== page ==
By 1930, NY 3 was realigned through Rochester to exit the city on North Winton Road. It rejoined its previous alignment at the junction of North Winton Road and Empire Boulevard.[11] The designation remained in place until c. 1935 when NY 3 was supplanted east of Rochester by US 104, a new highway assigned to the length of Ridge Road between Lewiston and Oswego.[12][13] In the eastern suburbs of Rochester, US 104 initially followed what had been NY 3—namely Winton Road, Empire Boulevard, and Ridge Road.[13] US 104 was realigned c. 1937 to follow Ridge and Culver Roads through Irondequoit, bypassing downtown entirely. US 104 turned east at the junction of Culver Road and Empire Boulevard, following the latter to Winton Road.[14][15]

The current super two highway paralleling Ridge Road between the Wayne County line and Sodus was built in the mid-1940s. Also constructed at this time was a short connector named Ridge Road Junction, which carried US 104 between the west end of the super two and Ridge Road just west of the Wayne County line.[16][17] US 104 was realigned in the late 1950s to follow a new section of the Sea Breeze Expressway between Ridge Road and Empire Boulevard.[18][19] The route was altered again c. 1971 to follow a newly built expressway between NY 47 (now NY 590) in Irondequoit and Five Mile Line Road in Webster. The former alignment of US 104 from NY 47 around the southern tip of Irondequoit Bay to Five Mile Line Road was redesignated as NY 404.[1][2]

In the mid-1970s, NY 404 was extended eastward to NY 250 in the village of Webster, replacing then-NY 104,[20][21] which had been moved onto a pair of highways between Five Mile Line Road and NY 250 that eventually became the freeway's frontage roads.[22] The section from NY 250 to the existing expressway at the Wayne County line was built in the late 1970s[21][23] while the main carriageway of NY 104 between Five Mile Line Road and NY 250 was completed in the early 1980s. NY 404 was extended east along the former alignment of NY 104 to the county line upon the total completion of the Five Mile Line Road–NY 250 segment.[24][25]

Major intersections[edit]

The entire route is in Monroe County.

Location Mile[3] km Destinations Notes
Irondequoit 0.00 0.00 NY 590 Exit 8 (NY 590)
Village of Webster 7.07 11.38 NY 250
Town of Webster 10.05 16.17 NY 104
1.000 mi = 1.609 km; 1.000 km = 0.621 mi

See also[edit]


  1. ^ a b State of New York Department of Transportation (January 1, 1970). Official Description of Touring Routes in New York State (PDF). Retrieved January 3, 2010. 
  2. ^ a b Humble Oil & Refining Company (1971). New York (Map). Cartography by General Drafting.
  3. ^ a b c "2008 Traffic Volume Report for New York State" (PDF). New York State Department of Transportation. June 16, 2009. pp. 228, 272. Retrieved January 29, 2010. 
  4. ^ a b c d e Google, Inc. "overview map of NY 404". Google Maps (Map). Cartography by Google, Inc.,-77.44881+to:43.21583,-77.4083835+to:NY-104+E&hl=en&geocode=FXTTkgIdeMdg-w%3BFbhVkwIdljli-ymJa8w43s7WiTEPC5zViJJCvg%3BFdZrkwIdgddi-ylJZS8Jsc_WiTFiqZicHUXITQ%3BFU6KkwIdvFhj-w&mra=dpe&mrcr=0&mrsp=2&sz=16&via=1,2&sll=43.216076,-77.411342&sspn=0.011103,0.027831&ie=UTF8&ll=43.208179,-77.460136&spn=0.088834,0.222645&t=h&z=13. Retrieved April 10, 2008.
  5. ^ Sunoco (1961). New York and Metropolitan New York (Map). Cartography by H.M. Gousha Company (1961–62 ed.). Rochester inset.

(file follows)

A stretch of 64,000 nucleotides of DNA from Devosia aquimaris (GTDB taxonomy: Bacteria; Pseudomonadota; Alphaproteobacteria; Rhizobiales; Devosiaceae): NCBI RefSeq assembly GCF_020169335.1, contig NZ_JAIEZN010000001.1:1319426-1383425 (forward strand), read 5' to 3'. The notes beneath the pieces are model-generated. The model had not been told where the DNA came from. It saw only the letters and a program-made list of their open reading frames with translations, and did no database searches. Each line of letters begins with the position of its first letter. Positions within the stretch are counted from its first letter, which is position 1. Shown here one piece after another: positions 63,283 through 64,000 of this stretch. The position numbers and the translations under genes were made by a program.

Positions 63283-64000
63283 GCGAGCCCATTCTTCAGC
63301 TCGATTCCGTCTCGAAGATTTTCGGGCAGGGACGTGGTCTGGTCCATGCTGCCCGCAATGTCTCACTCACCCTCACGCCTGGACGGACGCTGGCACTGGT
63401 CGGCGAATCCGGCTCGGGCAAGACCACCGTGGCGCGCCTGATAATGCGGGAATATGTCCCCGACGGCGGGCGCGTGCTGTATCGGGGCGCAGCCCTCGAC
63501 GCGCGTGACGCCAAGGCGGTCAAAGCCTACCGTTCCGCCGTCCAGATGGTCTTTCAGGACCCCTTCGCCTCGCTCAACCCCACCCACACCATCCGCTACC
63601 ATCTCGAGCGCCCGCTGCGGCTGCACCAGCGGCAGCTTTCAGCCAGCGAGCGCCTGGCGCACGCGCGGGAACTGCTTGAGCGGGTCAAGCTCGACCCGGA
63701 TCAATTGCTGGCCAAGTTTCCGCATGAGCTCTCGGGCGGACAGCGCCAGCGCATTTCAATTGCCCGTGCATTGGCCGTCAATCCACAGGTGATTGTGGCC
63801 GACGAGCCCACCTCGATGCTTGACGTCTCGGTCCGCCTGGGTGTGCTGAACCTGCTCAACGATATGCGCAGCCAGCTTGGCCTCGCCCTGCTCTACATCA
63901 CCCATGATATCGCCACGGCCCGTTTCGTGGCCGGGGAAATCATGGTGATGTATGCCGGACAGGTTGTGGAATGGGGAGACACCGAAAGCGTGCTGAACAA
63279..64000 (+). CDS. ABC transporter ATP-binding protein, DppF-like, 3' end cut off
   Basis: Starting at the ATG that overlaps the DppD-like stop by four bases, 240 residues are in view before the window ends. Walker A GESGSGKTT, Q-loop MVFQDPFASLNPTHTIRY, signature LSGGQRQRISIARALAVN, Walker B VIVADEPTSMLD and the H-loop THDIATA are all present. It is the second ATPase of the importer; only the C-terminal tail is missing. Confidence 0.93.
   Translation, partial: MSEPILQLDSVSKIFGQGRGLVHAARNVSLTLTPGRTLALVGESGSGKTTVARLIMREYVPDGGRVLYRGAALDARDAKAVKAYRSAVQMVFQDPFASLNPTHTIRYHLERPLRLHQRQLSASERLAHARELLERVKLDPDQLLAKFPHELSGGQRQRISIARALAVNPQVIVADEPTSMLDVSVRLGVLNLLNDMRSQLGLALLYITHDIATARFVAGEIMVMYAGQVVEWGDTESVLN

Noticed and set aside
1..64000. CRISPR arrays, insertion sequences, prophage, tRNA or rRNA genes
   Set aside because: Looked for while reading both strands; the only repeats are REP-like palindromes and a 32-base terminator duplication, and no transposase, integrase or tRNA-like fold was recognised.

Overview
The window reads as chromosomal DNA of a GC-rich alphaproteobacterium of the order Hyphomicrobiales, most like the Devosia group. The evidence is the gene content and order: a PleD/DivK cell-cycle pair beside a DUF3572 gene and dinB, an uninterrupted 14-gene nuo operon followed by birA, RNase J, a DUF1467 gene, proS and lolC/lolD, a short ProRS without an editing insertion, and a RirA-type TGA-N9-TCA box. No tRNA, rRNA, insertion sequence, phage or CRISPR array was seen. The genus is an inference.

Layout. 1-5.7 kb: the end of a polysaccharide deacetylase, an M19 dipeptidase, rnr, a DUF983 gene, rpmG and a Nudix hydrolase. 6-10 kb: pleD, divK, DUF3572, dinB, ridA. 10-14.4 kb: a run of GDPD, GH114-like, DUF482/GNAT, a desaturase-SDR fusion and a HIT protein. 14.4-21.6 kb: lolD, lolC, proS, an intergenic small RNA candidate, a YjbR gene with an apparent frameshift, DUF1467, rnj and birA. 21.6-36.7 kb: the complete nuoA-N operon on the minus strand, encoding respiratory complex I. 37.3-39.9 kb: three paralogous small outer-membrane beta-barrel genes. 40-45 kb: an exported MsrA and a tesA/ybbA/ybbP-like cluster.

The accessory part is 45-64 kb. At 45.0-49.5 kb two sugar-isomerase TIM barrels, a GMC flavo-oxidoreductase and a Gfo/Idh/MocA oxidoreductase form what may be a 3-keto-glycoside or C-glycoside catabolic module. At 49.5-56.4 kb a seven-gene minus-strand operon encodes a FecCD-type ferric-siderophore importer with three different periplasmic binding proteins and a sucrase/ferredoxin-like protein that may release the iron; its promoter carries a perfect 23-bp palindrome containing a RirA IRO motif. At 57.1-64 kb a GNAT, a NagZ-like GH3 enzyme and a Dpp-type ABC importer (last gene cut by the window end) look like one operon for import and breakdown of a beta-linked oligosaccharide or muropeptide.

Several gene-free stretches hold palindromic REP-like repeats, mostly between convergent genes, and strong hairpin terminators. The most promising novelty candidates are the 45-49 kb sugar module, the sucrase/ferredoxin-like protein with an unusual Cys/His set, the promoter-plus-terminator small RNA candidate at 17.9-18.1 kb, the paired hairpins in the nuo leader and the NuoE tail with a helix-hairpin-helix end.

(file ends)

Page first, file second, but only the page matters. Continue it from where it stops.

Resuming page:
6. ^ New York State Department of Transportation (1997). Rochester East Digital Raster Quadrangle (Map). 1:24,000. Retrieved January 29, 2010.
  7. ^ State of New York Department of Highways (1909). The Highway Law. Albany, NY: J. B. Lyon Company. pp. 63–64. Retrieved June 8, 2010. 
  8. ^ New York State Department of Highways (1920). Report of the State Commissioner of Highways. Albany, NY: J. B. Lyon Company. pp. 542–544. Retrieved June 8, 2010. 
  9. ^ "New York's Main Highways Designated by Numbers". The New York Times. December 21, 1924. p. XX9. 
  10. ^ a b State of New York Department of Public Works (1926). Official Map Showing State Highways and other important roads (Map). Cartography by Rand McNally and Company.
  11. ^ Automobile Legal Association (ALA) Automobile Green Book (1930–31 ed.). Boston: Scarborough Motor Guide Co. 1930. 
  12. ^ Texas Oil Company (1934). Texaco Road Map – New York (Map). Cartography by Rand McNally and Company.
  13. ^ a b Sun Oil Company (1935). Road Map & Historical Guide – New York (Map). Cartography by Rand McNally and Company.
  14. ^ Standard Oil Company (1936). New York (Map). Cartography by General Drafting.
  15. ^ Standard Oil Company (1937). New York (Map). Cartography by General Drafting.
  16. ^ Esso (1942). New York with Pictorial Guide (Map). Cartography by General Drafting.
  17. ^ State of New York Department of Public Works. Official Highway Map of New York State (Map). Cartography by General Drafting (1947–48 ed.).
  18. ^ Esso (1958). New York with Special Maps of Putnam–Rockland–Westchester Counties and Finger Lakes Region (Map). Cartography by General Drafting (1958 ed.).
  19. ^ Gulf Oil Company (1960). New York and New Jersey Tourgide Map (Map). Cartography by Rand McNally and Company.
  20. ^ Gulf Oil Company (1974). New York and New Jersey Tourgide Map (Map). Cartography by Rand McNally and Company.
  21. ^ a b Exxon (1977). New York (Map). Cartography by General Drafting (1977–78 ed.).
  22. ^ United States Geological Survey (1978). Webster Quadrangle – New York (Map). 1 : 24,000. 7.5 Minute Series (Topographic). Retrieved April 10, 2008.
  23. ^ Exxon (1979). New York (Map). Cartography by General Drafting.
  24. ^ State of New York (1981). I Love New York Tourism Map (Map). Cartography by Rand McNally and Company.
  25. ^ Rand McNally and Company (1985). New York (Map). ISBN 0-528-91040-X.

External links[edit]